HE has yet to even make his Bradford Bulls debut and, under the terms of his current loan, facing Leeds Rhinos is not even marked on the time frame.
Yet, inevitably perhaps, Liam Sutcliffe concedes the prospect has already crossed his mind.
The talented young Leeds stand-off will feature for Bradford at Hull FC tonight after their coach Francis Cummins used his vast connections at his former club to secure a timely one-month deal.
It assuages a sizeable problem caused by the loss of Lee Gaskell to injury and, as fall out from their ongoing financial issues, fellow playmaker Jarrod Sammut to Wakefield Trinity Wildcats.
As loan moves go, bringing in such a highly-rated player as Sutcliffe – still only 19 but who played like a 200-game veteran after arriving in Super League last year – is as good as they come.
But what has it been like for such an ardent Leeds fan pulling on the shirt of their fierce rivals?
“I never thought I would be in a Bradford jersey,” smiled the teenager who – for all his impact last season when injuries struck at Headingley – now, understandably, finds himself stuck behind a certain Kevin Sinfield and Danny McGuire.
“But I’d never not want to come here just because they are Leeds’ rivals.
“I wanted game time and this is a great club to come to.
“Rugby league is a family sport so if one club is struggling then teams are willing to help each other. After the initial month runs out though and it goes to week to week, the fifth game is against Leeds.
“Whether I’ll still be at Bradford then I’m not sure, but it would be a bit weird if I did play in that.
“My dad has been a die-hard Leeds fan for the last 40 years so when this came about I don’t think he knew what to say!
“But he’s happy for me and he’s proud of me. If I’m playing in the derby, he might be cheering for me but I don’t think he would be cheering for Bradford!”
All of that is still to come. And only maybe. Of more pressing concern is the certain task of tonight’s fixture with Hull.
Sutcliffe, the tall and languid stand-off, has only had three days to settle in with his new team-mates but is confident enough to think he can make a swift impact.
Scrum-half Luke Gale should take his normal organising and kicking role allowing the fellow Leeds-born player to concentrate on his usual repertoire.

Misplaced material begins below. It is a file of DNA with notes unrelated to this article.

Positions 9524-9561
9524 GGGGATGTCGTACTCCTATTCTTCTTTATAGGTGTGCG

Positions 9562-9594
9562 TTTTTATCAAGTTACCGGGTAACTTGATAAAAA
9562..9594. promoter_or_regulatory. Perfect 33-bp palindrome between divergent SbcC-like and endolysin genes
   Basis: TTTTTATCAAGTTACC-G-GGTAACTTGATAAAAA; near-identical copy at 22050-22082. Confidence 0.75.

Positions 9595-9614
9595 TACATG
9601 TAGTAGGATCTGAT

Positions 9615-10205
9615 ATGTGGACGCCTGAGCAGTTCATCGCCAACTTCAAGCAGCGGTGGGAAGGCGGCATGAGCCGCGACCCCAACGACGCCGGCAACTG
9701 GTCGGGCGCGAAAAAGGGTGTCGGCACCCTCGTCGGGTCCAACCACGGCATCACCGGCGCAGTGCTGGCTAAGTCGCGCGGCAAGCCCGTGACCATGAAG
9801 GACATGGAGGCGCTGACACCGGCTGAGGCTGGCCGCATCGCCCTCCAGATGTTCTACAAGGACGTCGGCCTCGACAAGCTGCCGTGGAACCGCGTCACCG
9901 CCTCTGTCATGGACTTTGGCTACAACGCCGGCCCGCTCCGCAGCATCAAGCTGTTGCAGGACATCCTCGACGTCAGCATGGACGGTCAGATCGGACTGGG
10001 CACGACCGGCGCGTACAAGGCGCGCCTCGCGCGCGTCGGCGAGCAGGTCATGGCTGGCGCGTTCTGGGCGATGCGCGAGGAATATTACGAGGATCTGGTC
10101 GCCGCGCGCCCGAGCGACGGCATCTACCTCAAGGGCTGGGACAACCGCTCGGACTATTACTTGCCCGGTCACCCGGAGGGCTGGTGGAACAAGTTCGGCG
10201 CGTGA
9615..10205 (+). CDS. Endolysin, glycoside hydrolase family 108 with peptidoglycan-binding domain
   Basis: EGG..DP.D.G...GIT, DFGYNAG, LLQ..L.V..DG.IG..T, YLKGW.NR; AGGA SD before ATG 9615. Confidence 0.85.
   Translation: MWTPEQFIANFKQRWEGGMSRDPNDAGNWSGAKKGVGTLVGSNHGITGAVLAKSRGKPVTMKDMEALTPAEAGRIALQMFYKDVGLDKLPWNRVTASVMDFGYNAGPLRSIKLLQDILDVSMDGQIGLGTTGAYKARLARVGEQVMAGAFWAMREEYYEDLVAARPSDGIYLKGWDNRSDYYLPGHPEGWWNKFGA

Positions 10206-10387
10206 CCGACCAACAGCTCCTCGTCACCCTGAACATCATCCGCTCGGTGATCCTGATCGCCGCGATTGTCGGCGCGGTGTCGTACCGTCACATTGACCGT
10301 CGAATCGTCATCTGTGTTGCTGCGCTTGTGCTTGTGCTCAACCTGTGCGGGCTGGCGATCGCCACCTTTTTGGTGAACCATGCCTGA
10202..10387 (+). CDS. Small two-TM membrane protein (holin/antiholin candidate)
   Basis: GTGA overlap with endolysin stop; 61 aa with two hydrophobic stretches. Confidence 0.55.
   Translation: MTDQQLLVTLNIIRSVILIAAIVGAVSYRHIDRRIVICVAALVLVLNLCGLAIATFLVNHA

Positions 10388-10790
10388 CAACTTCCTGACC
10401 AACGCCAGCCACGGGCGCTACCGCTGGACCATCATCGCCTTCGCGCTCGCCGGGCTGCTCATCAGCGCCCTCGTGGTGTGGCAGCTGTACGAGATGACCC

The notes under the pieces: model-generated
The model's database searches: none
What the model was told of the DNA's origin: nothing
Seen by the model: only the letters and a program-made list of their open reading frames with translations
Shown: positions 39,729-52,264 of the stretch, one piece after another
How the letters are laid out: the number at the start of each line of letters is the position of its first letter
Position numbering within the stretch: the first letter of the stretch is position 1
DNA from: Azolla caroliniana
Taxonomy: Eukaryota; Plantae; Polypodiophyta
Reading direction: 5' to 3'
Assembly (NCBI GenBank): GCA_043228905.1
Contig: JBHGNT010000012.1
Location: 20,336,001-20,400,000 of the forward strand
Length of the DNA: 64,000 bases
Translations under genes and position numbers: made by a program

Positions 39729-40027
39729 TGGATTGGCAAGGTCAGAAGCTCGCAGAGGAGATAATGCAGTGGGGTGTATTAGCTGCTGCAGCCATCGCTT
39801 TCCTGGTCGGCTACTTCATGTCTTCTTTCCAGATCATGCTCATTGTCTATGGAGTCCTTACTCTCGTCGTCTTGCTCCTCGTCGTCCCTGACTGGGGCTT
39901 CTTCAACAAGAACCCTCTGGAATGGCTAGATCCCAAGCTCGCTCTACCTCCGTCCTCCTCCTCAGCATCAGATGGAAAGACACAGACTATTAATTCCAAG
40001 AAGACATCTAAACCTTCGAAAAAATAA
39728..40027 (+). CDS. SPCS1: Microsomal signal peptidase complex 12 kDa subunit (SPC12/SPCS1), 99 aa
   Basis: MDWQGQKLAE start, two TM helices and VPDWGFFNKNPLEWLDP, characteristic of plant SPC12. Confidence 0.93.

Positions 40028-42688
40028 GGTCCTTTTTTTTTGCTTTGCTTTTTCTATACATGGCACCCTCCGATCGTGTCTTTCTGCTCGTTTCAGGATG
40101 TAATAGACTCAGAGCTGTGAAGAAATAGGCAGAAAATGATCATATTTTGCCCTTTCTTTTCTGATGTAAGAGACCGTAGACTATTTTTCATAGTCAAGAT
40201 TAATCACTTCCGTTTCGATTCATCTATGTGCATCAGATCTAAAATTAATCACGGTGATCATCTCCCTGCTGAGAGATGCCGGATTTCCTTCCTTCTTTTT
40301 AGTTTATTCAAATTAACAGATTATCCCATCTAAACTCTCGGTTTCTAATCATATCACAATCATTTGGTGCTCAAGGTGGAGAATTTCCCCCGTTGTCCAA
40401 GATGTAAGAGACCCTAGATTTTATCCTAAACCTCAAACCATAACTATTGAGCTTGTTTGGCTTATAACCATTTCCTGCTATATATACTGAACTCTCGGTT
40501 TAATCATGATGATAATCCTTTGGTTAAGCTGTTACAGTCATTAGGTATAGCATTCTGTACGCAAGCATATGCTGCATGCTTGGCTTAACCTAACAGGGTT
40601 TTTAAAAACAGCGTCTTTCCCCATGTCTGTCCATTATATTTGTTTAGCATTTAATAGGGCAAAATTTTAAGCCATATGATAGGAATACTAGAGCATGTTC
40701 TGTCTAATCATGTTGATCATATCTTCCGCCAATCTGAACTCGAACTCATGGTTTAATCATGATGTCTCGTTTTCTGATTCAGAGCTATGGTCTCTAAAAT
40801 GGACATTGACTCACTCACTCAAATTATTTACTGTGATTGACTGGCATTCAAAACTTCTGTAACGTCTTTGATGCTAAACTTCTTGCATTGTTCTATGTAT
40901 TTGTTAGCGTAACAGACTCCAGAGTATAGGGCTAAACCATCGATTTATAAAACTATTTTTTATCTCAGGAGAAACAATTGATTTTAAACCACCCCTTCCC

“I think it will work well,” said Sutcliffe. “He can control the game and I can get round the back of things with a bit more of a running game.
“It’s been great and I’m enjoying it at the moment. I had my first day on Tuesday and all the lads and the coaching staff made me feel very welcome.
“It all happened pretty quickly but (Leeds coach) Brian (McDermott) gave some pretty good raps about the club and said it would be great to come here.
“It’s a learning curve so, hopefully, I can play 80 minutes in every game. All plays are pretty similar at every club so I’m just learning everyone’s names and I’m getting there with them.”
Both sides will benefit from the experience. Sutcliffe came off the bench in Leeds’ first game at Hull KR but has not featured since, effectively a casualty of the fact few modern-day sides can afford the luxury of auxiliary half-back among their replacements.
He realises Bradford who, for all their problems in administration know a third successive win tonight will already eradicate their six point penalty deduction, offers a perfect chance to hone what he clearly demonstrated last year.
“There was a choice of either staying at Leeds and probably playing in the Under-19s – which I don’t really want to do anymore as I played quite a few Super League games last season – or coming to Bradford,” he said.
“To come here and get more Super League game-time is a great opportunity. I don’t know whether I can be a regular starter as I’m still only 19, but I feel I can cope with Super League level.
“I played 18 games last year and one this season so I think I can cope with it.
“Last year I wasn’t expecting to get as many as games as I did.
“I was just expecting one and then concentrate on the Under-19s for the rest of the year.
“To get that many was a bit of a shock because it was a bit of a freak injury situation at Leeds. If I didn’t get picked I just had to show Brian that I was ready the week after.”
Sutcliffe, however, consistently showed why he is so highly-rated with some mature performances belying his tender years.
It was no surprise Leeds quickly tied him down to a long-term four-year deal last July, securing him, no doubt, as heir apparent to the legendary Sinfield.
Bradford, though, will seek more immediate gains from his skills set as, bizarrely, they look to reach zero points.
“That’s what we’ve talked about; we want to get on normal points,” said Sutcliffe, as they face a Hull side that has not won since round one against Catalan.
“Obviously London, Catalan and Wakefield haven’t won a game yet so we are hoping to get a few points on the board and start climbing the ladder.
“There has never been any doubt Bradford are a very good team. What has gone on in the background at the club hasn’t been great for the players and coaching staff.
“But their attitude is superb and they don’t see themselves as a relegation club. They see themselves as a top-eight team and that’s what we’re aiming for.”